By Amy McCarthy
By Scott Reitz
By Scott Reitz
By Lauren Drewes Daniels
By Alice Laussade
By City of Ate
Still, richness dominates. Beef tenderloin "Rossini style," drooling from a crown of pale gold foie gras parfait, sits in a pool of shallot red wine sauce. The foie gras infused the meat with an almost caramel-like richness that is tempered by acids in the sauce.
This blunting pattern is everywhere. Every assertive move is modulated by another, but not so much so that the expression is muffled. This dynamic drops the volume, yet the statements are actually clearer. Pan-seared turbot is a choir of moving whispers. Gently coated fish pieces behave like clouds in the mouth, floating over it instead of plunging through it. The meat arrives as a small tower in a pool of tomato-vanilla emulsion, the vanilla consorting with tomato acids to quietly draw out natural fish flavors.
Visuals stimulate with equal vigor. Aurora is little more than an imposing kitchen, which hovers over the dining room like a surreal throne. It flickers with tracts of polished stainless steel striped with rows of copper saucepots hung from hooks. Samuel behaves like an admiral in his black frock, leaning on his palms on the counter in front of him, scanning the dining room through the 9-foot wall of floor-to-ceiling etched glass that separates the kitchen from the dining room as his crew works through an intuitive choreography behind him. He is at ease, with none of his legendary explosiveness apparent. On occasion he huddles with servers, turns to direct his chefs or pauses to taste a sauce. Like the plates, the room is rich--walls mossed in ultrasuede or veneered in exotic wood, chairs crisply nipped in dark leather--but clean.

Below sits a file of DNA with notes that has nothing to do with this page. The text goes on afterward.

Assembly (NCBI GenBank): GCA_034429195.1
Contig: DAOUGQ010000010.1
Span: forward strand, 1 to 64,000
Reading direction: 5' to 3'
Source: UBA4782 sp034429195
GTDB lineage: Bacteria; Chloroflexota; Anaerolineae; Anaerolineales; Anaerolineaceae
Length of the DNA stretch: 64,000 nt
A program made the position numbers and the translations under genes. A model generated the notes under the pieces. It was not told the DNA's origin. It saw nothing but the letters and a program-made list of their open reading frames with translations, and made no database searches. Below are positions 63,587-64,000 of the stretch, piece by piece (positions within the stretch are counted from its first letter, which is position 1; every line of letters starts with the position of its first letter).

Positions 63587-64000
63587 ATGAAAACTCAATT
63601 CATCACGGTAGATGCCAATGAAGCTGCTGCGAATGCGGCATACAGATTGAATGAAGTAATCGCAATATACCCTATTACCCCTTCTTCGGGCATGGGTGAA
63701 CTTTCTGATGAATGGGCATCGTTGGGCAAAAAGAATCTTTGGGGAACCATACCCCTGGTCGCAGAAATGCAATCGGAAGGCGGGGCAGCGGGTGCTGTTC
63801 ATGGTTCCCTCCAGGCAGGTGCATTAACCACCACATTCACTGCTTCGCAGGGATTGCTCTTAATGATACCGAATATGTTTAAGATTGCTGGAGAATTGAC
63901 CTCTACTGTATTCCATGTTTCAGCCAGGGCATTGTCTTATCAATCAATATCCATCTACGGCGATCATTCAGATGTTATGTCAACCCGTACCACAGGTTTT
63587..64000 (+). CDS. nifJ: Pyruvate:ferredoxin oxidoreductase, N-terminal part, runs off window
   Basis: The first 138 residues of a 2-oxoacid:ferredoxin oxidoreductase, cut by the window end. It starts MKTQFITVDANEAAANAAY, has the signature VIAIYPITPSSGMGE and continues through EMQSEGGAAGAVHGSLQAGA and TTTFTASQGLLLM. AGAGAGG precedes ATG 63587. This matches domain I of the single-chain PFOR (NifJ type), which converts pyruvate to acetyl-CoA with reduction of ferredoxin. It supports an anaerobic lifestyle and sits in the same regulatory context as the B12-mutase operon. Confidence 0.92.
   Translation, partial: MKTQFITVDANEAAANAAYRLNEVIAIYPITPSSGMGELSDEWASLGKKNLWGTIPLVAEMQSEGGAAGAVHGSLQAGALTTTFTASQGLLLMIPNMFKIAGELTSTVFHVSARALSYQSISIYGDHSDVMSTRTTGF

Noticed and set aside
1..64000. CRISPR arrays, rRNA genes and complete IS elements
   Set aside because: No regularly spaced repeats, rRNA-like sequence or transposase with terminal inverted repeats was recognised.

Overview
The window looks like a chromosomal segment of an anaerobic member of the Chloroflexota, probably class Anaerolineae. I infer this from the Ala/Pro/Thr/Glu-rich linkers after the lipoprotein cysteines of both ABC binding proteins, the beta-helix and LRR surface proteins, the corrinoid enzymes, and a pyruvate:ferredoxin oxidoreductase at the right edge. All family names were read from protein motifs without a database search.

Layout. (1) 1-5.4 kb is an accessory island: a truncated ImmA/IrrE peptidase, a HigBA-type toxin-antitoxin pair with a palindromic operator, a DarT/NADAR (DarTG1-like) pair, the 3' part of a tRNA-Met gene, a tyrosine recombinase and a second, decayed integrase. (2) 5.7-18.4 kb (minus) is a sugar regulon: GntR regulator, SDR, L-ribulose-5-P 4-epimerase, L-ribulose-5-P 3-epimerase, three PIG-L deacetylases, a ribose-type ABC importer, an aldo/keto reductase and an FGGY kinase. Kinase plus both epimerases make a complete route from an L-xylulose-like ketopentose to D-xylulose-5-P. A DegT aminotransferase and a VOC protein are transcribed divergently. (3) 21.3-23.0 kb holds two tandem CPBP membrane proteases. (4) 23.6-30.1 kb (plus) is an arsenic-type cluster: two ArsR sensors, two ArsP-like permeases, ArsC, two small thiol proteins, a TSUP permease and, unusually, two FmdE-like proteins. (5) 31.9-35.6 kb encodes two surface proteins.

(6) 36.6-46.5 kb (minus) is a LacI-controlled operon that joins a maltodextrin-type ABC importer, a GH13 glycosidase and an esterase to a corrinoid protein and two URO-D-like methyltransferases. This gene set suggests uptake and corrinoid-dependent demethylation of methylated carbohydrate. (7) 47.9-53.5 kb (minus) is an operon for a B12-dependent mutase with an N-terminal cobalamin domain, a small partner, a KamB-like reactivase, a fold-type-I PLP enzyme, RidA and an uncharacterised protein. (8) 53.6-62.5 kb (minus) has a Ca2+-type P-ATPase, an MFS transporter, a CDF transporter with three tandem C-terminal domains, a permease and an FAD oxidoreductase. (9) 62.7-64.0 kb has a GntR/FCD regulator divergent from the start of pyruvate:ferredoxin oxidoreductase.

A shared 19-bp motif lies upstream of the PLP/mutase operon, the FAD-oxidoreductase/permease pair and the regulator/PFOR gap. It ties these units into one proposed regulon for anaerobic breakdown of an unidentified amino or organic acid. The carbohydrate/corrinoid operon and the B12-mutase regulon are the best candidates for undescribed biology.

4216 Oak Lawn Ave.
Dallas, TX 75219-2312
Region: Uptown & Oak Lawn
This same compelling aesthetic stain seeps onto the plate again and again. The bouquet garden salad is an eye-popping still life with a sheaf of billowing leaves in various green shades loosely tethered. In another quadrant rest tiny beets, white and red, next to a shallot. All bathe in vanilla bean-red wine vinaigrette.
This is the kind of work that a long wake of seemingly errant restaurant stints inseminates, demonstrating that discipline dominates Samuel's craft. Where in the past his work could be inconsistent and disappointing (Ethniko, Bibendum and Bistro A as it wound down), here he never slips into a riot of "fusion" anarchy. Aurora is a dazzling recalibration of the influences and techniques that have always dominated Samuel's cooking. There's no need to travel to a precious tasting list in Chicago or a three-star specter in Paris. As long as Samuel is cooking like this, you can save your frequent-flier miles and hotel points for big game hunts or flashy poker tournaments.
4216 Oak Lawn Ave., 214-528-9400. Open 5:30 p.m.-10 p.m. Monday-Saturday. $$$$